ALBION HOUSE, Liverpool, England, was built between 1895 and 1898, and is situated on the corner of The Strand and St. James Street.
Designed by architects Norman Shaw and J. Francis Doyle, it was built for the shipping company of Ismay, Imrie and Company, which later became the White Star Line. After White Star merged with Cunard Line, the headquarters remained at Albion House until 1927.
The facade is constructed from white Portland stone and red brick.
In 1912, when news of the disaster of the Titanic reached the offices, the officials were too afraid to leave the building, and instead read the names of the deceased from the balcony.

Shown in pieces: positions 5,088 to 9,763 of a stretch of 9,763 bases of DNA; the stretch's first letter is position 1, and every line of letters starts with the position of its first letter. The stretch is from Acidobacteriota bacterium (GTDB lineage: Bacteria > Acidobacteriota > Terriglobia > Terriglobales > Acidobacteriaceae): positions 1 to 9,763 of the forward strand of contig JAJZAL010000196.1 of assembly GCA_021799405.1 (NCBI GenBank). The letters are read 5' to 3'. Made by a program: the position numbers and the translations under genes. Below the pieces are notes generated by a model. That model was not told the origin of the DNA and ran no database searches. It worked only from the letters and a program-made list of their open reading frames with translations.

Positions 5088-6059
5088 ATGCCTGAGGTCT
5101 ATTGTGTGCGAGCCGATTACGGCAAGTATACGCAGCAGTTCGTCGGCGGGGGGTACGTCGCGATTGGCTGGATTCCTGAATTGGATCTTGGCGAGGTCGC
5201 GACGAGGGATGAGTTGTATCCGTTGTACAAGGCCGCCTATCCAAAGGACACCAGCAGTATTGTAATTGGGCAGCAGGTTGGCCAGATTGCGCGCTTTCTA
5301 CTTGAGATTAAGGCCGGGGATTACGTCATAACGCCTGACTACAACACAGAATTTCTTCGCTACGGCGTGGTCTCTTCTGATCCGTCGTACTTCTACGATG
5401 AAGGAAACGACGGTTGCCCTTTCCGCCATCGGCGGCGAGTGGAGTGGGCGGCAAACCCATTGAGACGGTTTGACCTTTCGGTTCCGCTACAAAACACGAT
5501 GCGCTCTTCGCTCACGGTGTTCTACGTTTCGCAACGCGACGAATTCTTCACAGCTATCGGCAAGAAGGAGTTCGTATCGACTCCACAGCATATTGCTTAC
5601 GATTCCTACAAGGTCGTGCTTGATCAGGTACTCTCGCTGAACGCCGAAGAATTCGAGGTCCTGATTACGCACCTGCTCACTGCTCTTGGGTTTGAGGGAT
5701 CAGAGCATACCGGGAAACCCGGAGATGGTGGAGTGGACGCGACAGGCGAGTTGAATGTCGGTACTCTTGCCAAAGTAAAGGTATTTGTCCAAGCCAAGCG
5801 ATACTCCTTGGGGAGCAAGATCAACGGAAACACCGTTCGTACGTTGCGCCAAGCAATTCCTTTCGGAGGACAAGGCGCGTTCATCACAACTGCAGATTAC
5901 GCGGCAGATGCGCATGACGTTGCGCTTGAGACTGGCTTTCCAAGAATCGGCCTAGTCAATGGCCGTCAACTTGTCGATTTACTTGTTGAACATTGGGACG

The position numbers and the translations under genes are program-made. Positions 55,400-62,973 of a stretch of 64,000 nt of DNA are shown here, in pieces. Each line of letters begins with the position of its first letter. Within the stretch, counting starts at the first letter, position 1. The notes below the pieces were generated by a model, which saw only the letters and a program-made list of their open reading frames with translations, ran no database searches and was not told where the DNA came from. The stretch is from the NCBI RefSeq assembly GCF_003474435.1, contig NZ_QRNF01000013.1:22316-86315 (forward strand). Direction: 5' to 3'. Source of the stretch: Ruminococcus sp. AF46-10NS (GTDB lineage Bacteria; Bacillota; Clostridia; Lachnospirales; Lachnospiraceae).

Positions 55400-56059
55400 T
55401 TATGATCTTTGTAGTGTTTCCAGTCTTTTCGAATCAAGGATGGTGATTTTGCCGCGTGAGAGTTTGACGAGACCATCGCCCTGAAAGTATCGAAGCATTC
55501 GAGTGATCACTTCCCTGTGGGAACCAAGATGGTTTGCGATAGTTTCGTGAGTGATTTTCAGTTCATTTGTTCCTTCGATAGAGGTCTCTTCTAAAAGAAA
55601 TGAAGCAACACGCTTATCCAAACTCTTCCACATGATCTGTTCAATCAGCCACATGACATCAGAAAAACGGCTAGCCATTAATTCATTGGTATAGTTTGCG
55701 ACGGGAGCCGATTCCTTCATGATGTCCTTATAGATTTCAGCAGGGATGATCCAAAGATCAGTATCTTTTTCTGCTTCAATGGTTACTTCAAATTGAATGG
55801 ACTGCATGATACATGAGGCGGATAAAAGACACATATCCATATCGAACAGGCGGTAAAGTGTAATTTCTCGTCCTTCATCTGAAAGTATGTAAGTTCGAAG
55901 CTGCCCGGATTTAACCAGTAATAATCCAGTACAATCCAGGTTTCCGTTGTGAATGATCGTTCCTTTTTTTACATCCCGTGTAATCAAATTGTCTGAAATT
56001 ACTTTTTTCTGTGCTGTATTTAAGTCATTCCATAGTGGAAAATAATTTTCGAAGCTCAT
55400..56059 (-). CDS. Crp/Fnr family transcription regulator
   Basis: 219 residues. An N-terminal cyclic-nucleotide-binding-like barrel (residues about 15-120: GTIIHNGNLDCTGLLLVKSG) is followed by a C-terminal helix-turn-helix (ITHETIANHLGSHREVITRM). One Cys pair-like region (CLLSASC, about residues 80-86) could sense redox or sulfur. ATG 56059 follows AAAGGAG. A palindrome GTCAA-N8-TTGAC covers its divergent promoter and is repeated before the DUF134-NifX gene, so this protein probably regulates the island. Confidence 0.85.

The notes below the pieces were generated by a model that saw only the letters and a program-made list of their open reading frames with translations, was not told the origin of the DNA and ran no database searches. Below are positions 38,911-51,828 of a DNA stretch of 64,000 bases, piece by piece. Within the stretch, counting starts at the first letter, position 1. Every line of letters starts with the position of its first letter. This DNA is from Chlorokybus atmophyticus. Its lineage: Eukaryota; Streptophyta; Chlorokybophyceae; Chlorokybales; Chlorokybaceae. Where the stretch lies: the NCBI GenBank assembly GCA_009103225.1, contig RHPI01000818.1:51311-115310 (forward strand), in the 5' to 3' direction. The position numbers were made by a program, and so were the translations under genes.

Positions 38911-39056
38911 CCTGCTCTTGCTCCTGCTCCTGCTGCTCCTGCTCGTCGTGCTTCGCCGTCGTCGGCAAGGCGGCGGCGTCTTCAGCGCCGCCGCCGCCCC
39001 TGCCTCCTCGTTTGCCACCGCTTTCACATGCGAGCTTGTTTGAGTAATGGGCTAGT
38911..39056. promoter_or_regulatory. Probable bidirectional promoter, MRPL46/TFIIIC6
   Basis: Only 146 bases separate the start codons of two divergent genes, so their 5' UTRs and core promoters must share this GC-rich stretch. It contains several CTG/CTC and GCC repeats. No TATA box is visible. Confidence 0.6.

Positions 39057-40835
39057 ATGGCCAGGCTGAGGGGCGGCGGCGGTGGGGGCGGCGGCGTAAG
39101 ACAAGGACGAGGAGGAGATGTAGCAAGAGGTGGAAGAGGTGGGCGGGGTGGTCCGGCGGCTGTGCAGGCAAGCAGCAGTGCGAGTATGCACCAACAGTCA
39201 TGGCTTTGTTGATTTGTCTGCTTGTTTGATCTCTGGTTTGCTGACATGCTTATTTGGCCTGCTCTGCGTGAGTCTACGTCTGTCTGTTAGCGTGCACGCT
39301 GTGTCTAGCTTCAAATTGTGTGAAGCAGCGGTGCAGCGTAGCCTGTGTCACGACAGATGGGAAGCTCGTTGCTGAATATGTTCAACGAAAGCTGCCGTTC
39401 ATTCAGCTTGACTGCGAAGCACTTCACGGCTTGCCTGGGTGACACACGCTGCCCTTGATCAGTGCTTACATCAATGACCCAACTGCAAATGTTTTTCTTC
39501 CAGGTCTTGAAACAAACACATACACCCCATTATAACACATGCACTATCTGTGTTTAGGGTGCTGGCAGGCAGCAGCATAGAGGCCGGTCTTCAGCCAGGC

According to my grandmother, there was a disturbance outside afterwards. People had to wait until the next day to get the names of those lost in print.
She was down there with my great aunt to see if a relation of ours, Albert Jones, aged 17 and a steward working on board the fated vessel, had survived. He had not.
The building was badly damaged during the Blitz and had to be restored. Just glimpsed at the right is the tower to James Street Station which was destroyed in WWII.
Oddly for me, I have never heard the building called Albion House, but the White Star building. It is also referred to as the “streaky bacon building.”
Image from Old Postcards from Liverpool.
Here’s how she looks now: